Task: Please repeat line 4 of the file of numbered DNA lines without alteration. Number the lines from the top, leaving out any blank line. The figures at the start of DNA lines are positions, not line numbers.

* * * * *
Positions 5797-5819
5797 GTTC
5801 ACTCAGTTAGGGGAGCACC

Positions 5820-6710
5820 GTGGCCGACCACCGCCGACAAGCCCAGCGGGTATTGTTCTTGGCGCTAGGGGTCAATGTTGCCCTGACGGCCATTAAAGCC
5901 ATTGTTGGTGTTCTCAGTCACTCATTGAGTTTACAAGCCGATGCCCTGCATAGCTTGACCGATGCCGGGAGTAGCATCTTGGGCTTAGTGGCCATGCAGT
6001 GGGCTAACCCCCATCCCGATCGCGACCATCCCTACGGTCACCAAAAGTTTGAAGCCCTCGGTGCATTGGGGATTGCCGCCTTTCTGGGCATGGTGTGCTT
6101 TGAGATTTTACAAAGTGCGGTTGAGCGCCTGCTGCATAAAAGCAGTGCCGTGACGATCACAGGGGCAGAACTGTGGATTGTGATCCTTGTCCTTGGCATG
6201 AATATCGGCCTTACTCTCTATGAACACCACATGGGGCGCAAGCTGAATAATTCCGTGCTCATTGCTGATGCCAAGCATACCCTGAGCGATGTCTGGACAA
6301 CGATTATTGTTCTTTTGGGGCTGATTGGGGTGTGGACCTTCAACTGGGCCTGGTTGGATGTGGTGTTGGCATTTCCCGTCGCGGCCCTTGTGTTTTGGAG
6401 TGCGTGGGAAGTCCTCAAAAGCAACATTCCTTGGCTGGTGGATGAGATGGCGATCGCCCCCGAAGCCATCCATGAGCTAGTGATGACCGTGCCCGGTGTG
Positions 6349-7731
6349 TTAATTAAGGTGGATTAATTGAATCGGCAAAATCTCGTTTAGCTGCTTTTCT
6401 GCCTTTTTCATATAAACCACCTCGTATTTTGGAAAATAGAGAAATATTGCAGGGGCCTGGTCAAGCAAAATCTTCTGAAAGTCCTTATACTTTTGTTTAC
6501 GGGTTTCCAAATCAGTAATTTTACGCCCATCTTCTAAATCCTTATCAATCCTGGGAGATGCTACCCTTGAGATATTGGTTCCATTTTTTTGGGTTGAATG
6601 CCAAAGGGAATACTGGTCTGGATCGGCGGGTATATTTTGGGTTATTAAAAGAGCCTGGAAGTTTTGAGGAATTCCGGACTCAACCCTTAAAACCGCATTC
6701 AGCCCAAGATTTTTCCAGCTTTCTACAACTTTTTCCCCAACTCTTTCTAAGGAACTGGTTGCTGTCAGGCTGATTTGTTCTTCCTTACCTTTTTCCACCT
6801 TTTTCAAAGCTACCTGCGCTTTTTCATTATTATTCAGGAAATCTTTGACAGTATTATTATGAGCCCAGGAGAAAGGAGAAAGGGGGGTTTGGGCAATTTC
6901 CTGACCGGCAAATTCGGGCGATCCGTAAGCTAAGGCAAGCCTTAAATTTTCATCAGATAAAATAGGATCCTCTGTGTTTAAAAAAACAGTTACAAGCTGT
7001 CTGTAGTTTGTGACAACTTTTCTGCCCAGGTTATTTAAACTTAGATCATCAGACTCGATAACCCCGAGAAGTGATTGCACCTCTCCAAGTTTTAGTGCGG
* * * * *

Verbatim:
Positions 5820-6710